Updated: 7 hours ago
This is it! 2022 is days away! This is the year you are going to find your dream job or change careers. Guess what? Many other people have the same New Year’s resolution, so you are going to need to understand how to set yourself up for success in your job search.
1. Know what you want to do. Don’t laugh, this is critical. “Spraying and praying” your resume to every company which has an opening you think you are perfect for is not the way to start the new year. Once you apply for a job, your resume and profile are in the company’s applicant tracking system (ATS) forever! Recruiters can see how many jobs you applied to, what roles you applied to, and all the variations of your resume. You will not look focused if you apply to more than one type of role at a company or if your resume has numerous variations. You must know what you want to do before applying for jobs and be able to align your skills and capabilities to each job in a clear and concise way.
2. Prepare your resume AND LinkedIn profile. Do not assume if you attach a resume, the recruiter won’t look at your LinkedIn profile. Don’t assume if you apply with your LinkedIn profile, the recruiter won’t ask for a copy of your resume. Prepare both to be “scanned,” for seven seconds or less, not read, and make sure they match as close as possible. Use your LinkedIn profile to show more about yourself, such as volunteer activities (shows character) and references which hopefully describe soft skills such as cross-functional collaboration, timely execution of deliverables, and stakeholder alignment and management. Your LinkedIn profile needs to be complete and give the hiring manager and other interviewers a complete picture of you so they already “know you” before even talking to you. The more they “know you,” the more comfortable they will feel with hiring you after a few rounds of interviews.
3. Set up meet-and-greets. I hate networking and small talk. Period. But when I was in the market looking for a job, I set up a minimum of one, and most of the time two, meet-and-greets a week. Why? Because it’s critical to learn about how one type of job is different in various companies and industries. If you are transitioning careers, you need to understand more about the career you want to move into, the lingo used in the career, the challenges of the career, and what skills and capabilities will make you successful in that career.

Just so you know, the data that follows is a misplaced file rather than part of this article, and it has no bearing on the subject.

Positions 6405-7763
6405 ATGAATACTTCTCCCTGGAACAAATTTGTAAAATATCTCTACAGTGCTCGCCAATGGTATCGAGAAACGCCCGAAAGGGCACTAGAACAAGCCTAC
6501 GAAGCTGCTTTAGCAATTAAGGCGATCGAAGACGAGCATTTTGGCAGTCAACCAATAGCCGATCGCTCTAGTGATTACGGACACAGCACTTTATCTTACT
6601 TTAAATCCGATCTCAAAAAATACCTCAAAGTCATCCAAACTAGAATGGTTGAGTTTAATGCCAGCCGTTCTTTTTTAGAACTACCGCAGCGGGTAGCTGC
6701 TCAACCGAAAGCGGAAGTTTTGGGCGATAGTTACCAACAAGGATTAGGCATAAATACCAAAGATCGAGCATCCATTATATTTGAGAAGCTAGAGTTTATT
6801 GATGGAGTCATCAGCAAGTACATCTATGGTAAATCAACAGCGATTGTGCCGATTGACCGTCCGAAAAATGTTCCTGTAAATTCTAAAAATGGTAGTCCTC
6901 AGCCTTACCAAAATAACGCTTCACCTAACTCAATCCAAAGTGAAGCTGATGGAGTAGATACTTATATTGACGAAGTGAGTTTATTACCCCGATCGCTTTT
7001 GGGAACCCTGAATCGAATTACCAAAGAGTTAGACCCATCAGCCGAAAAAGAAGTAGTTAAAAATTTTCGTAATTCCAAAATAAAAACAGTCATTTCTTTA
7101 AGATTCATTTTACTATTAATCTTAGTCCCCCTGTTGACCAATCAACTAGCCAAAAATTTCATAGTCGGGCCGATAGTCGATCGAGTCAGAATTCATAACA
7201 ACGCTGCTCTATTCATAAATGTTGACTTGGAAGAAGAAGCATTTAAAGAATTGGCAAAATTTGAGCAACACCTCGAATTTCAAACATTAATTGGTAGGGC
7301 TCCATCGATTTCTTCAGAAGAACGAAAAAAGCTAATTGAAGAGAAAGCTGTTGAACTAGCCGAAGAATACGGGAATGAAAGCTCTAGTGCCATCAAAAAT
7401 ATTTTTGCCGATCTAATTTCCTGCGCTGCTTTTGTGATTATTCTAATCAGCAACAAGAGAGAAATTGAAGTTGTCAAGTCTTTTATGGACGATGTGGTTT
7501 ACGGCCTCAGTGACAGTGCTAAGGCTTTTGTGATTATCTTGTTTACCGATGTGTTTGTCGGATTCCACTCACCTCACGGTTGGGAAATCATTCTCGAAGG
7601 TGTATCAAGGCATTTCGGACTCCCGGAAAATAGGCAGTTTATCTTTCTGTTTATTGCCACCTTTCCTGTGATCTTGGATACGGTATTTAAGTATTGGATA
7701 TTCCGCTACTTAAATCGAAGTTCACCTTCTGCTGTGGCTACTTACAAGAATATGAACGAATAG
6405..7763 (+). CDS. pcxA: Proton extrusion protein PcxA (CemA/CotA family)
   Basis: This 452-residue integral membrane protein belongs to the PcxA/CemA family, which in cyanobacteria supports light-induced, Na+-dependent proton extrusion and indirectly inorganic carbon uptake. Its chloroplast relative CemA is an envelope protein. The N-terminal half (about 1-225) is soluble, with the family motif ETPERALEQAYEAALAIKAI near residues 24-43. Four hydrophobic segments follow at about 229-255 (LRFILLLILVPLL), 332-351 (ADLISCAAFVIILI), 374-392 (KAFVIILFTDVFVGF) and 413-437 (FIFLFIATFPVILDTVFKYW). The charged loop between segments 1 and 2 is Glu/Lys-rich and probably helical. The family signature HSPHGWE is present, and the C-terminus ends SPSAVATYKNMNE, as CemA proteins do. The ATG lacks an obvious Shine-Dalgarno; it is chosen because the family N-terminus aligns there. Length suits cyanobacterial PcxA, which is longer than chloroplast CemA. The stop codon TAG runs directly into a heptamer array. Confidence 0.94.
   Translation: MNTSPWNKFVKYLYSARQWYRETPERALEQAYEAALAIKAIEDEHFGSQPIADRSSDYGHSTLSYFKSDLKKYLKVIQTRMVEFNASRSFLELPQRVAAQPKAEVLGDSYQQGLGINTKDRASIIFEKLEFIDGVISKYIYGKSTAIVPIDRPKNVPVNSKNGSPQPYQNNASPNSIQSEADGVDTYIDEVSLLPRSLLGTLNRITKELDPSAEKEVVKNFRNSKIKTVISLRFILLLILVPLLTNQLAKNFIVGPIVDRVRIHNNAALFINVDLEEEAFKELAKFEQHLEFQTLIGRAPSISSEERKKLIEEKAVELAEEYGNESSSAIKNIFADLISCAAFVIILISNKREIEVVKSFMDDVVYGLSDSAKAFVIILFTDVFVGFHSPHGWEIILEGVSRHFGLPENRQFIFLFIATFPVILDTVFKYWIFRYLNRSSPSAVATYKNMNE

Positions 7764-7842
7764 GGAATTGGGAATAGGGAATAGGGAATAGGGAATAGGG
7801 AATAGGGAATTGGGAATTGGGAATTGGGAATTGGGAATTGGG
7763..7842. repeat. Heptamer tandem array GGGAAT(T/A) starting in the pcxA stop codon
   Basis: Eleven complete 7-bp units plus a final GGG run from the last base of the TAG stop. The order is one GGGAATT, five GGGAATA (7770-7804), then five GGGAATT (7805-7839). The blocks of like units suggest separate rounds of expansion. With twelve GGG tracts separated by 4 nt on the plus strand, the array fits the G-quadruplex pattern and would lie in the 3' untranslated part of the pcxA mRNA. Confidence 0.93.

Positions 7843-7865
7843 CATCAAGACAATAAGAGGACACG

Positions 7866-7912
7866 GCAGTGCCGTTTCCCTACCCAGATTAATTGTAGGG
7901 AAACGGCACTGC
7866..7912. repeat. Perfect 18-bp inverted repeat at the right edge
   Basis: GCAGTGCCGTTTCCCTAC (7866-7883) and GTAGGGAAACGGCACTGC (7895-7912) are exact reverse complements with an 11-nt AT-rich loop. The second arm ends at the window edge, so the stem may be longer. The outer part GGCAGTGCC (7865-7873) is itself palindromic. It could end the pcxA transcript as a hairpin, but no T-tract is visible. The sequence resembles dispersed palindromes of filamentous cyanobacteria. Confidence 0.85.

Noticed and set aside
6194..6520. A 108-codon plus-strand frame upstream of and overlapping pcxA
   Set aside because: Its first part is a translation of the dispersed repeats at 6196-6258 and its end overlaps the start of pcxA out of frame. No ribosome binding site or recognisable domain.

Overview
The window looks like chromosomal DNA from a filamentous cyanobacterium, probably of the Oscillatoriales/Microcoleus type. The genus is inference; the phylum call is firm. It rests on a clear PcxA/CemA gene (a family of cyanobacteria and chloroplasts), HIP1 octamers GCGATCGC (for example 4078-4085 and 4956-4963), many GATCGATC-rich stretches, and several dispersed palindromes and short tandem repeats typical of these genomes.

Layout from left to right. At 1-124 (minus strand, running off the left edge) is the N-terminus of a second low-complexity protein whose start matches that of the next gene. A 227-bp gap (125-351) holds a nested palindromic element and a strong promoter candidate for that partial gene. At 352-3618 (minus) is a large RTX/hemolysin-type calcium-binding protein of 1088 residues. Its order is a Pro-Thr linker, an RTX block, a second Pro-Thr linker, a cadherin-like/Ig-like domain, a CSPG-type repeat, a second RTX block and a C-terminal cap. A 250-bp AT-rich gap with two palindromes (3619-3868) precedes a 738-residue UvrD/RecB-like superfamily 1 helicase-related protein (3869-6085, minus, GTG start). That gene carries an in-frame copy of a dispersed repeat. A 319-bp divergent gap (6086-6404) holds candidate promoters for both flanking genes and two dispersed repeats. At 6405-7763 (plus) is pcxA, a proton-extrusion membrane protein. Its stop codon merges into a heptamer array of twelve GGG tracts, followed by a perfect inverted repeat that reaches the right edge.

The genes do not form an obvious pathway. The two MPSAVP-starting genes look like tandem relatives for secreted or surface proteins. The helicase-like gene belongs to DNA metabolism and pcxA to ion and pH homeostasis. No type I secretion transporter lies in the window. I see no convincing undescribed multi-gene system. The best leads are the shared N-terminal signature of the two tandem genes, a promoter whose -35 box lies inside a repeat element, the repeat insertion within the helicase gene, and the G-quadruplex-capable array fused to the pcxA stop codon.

You have friends, they have friends – find people who work in the job or career you want to move into. Use LinkedIn to reach out to people and ask if they will give you twenty minutes to discuss their career trajectory. Why twenty? Because most people will block off 30 minutes on their calendar if you ask for 20 minutes. If you are a member of LunchClub or other social media networking groups, use them. Just remember – met-and-greets should be used to learn more about the career, the company culture where your contact works, and what skills and capabilities are needed to be successful. They are not a time to ask for a job or if there are any openings. But if you are successful at starting to build a relationship, your contact may think about you if/when they hear about an opening. Then, don’t forget to send a thank-you note and stay in touch as you move through your career!
4. Use available resources. Whether you hire a career coach, sign up for a LinkedIn Premium account, or pick up a copy of the best-selling book, Wanted -> A New Career , don’t just rely on your own knowledge for your job search. Why? You are an expert in your field, such as marketing, business development, sales, research, right? Are you also an expert in job hunting? Do you have all the skills and knowledge about how to look for a job, or transition careers, or successfully interview? You would see a doctor for a serious illness and not self-diagnose so why wouldn’t you call upon experts for help you figure out the best way to approach finding the job you will be doing 40+ hours a week? Competition is fierce, and you can’t just “wing it." I have seen candidate debriefs where a candidate didn’t answer one question well enough and was eliminated from continuing in the hiring process. Don’t take the risk – educate yourself through all the resources available to you.
5. Be Patient! I know, you are going to hate this tip, but it’s true. If you haven’t read my article about the hiring process, read it. The hiring process is arduous, and anxiety ridden, even for the strongest candidates. It will take time. You may endure rejection. You may endure ghosting or rude people. Those are not places you want to work anyway. I have come in second place in jobs many times and been rejected outright from roles without a phone call. That’s okay. Every time I landed in a new role, I knew it was the right role, with the right culture. You will find the right role at the right time. I believe in you! Believe in yourself.